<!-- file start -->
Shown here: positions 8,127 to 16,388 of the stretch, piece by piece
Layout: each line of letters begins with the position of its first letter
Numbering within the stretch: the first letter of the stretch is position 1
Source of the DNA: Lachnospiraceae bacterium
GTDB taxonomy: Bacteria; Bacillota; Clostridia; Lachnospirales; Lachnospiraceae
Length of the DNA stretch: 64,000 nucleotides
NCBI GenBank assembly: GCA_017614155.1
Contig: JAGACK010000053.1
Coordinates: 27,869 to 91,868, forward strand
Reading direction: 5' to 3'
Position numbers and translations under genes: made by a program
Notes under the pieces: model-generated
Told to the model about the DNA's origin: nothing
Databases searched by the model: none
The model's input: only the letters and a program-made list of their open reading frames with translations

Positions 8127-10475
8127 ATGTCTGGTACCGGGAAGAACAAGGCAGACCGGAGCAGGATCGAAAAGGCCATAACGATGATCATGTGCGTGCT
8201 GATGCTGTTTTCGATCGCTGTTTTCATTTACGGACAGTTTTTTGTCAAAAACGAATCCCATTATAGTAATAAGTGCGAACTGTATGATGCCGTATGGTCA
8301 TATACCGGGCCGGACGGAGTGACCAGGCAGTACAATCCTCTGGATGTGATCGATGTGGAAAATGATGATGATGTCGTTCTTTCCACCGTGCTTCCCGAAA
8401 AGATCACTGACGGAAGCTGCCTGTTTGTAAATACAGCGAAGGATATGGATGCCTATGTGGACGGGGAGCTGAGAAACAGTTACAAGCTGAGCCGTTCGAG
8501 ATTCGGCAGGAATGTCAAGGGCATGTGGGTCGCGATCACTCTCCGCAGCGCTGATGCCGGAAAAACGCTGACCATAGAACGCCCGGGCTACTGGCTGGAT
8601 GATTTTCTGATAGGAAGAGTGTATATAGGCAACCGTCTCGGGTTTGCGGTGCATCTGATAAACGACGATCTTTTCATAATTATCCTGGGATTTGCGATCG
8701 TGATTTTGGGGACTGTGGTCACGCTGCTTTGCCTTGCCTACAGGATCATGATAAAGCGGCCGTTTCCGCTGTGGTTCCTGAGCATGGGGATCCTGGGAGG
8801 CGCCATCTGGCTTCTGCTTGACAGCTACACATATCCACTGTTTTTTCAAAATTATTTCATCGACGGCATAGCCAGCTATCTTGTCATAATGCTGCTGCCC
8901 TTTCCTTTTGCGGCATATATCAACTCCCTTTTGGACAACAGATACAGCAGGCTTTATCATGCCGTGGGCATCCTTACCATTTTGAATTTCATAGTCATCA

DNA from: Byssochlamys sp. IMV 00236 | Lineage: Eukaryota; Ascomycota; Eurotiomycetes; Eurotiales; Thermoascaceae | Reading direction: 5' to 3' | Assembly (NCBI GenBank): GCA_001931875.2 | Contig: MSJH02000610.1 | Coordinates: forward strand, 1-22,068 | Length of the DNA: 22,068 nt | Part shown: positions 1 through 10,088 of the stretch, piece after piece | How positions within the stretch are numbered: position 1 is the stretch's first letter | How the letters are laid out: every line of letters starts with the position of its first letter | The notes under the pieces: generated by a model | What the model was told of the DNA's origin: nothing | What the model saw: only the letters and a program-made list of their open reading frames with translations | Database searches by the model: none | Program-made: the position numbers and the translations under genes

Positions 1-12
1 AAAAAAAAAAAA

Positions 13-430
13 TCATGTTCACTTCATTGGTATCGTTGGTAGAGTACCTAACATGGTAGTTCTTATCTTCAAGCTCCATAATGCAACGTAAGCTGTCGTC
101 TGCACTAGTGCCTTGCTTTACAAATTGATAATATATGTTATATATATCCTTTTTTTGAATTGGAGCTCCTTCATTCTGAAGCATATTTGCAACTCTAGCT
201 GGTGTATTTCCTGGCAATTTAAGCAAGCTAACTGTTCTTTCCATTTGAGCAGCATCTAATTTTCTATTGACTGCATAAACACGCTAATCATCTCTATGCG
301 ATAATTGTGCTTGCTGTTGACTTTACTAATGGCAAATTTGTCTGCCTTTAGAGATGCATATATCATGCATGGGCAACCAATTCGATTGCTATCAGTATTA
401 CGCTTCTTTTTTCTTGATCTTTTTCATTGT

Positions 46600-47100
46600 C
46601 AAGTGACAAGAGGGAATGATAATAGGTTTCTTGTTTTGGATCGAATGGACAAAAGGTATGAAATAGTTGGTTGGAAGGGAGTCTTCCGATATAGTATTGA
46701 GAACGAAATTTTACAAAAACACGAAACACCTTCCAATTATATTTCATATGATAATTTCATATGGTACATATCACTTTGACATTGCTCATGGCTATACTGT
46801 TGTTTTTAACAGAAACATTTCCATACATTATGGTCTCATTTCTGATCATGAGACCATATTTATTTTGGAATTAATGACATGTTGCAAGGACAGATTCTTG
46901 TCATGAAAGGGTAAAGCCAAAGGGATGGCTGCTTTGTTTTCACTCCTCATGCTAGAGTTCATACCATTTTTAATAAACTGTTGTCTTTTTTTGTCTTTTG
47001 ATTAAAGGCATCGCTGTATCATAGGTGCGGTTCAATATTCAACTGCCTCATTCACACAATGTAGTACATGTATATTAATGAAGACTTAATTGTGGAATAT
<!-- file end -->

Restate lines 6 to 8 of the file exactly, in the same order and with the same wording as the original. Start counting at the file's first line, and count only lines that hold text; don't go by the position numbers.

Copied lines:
Length of the DNA stretch: 64,000 nucleotides
NCBI GenBank assembly: GCA_017614155.1
Contig: JAGACK010000053.1